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In usual Cees Bruggemans style, he sums up a session in parliament in the most simple terms, yet cuts to the heart of the discussion, no holds barred. He reflects on a recent decision Finance Minister Nhlanhla Nene made with regards to public sector wages. Government had agreed to increases but the maths was incorrect and a 7 percent increase was in fact 11.5 percent after benefits. But given this miscalculation, the budget wouldn’t allow for all involved to be privy to it, so Nene announced job reductions, something the private sector knows too well – not the retrenchment element but rather keeping within budget. One could argue that given the job creation mandate within government this decision may not be consumed too well around senior government dinner tables. – Stuart Lowman
*by Cees Bruggemans
I did not expect to see the day, but the state is imitating the private sector, in one of the most sensitive of political arenas (public service)? Surely not?
Yet there was Finance Minister Nene in parliament last week, answering uncomfortable opposition questions, in writing. About the unthinkable.
For consideration. A private business confronted by excessive wage and benefit demands it could not possibly refuse (for it can’t afford prolonged strikes), yet which it plainly can’t afford either in today’s tightened circumstances, does the only sensible thing: it manages the wage bill.
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In other words, the union gets more than it should get from a purely commercial point of view, but this is limited to a shrinking number of employees. For the business balances the books, squares the circle, by reducing head count (cutting jobs, letting people go, pink slips).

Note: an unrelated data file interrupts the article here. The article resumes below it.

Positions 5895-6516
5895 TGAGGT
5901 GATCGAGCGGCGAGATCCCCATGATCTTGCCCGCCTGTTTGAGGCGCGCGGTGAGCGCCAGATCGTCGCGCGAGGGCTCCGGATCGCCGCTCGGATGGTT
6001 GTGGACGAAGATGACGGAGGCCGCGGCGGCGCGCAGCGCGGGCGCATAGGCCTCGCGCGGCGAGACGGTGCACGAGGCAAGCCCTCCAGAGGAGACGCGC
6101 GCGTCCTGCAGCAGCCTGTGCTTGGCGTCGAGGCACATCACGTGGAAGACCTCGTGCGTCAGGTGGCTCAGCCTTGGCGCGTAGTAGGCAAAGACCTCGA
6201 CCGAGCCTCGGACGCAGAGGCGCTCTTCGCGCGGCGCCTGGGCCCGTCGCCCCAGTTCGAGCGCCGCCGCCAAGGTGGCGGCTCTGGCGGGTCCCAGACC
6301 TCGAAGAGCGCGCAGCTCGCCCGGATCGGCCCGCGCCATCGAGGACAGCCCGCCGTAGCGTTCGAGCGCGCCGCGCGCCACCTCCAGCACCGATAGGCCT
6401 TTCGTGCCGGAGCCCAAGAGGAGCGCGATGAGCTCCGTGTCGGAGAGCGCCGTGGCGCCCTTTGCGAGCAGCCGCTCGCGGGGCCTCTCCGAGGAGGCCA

This has been going on for years in large parts of the private sector, even as the public sector has been adding layer upon layer upon thickened layer.
There it was in black and white. Government had agreed to far too much (7% wage deal but after adding back benefit increases, it really amounted to 11.5%), eating away all budgeted leeway, and then some.
Yet there would be no slippage on budget reduction promises. There would also be no deflection from capex or social delivery expenditure. Instead, last Friday, in writing, Finance Minister Nene suggested he would be doing what hasn’t really happened before to our gold-played public sector.
Head count shrinkage. Freezing of positions. Reductions in head count where possible. Unthinkably, performance bonuses compromised. Performance bonuses? Where do they get the audacity to start with?
Anyway, the state is shrinking numbers while expanding pay, staying within tight budget lines. In the private sector, the market rules. In the public sector, blame the rating agencies. A credit rating is a powerful lever. Use it!!!
*Cees Bruggemans, Chairman, Bruggemans & Associates, Consulting Economists
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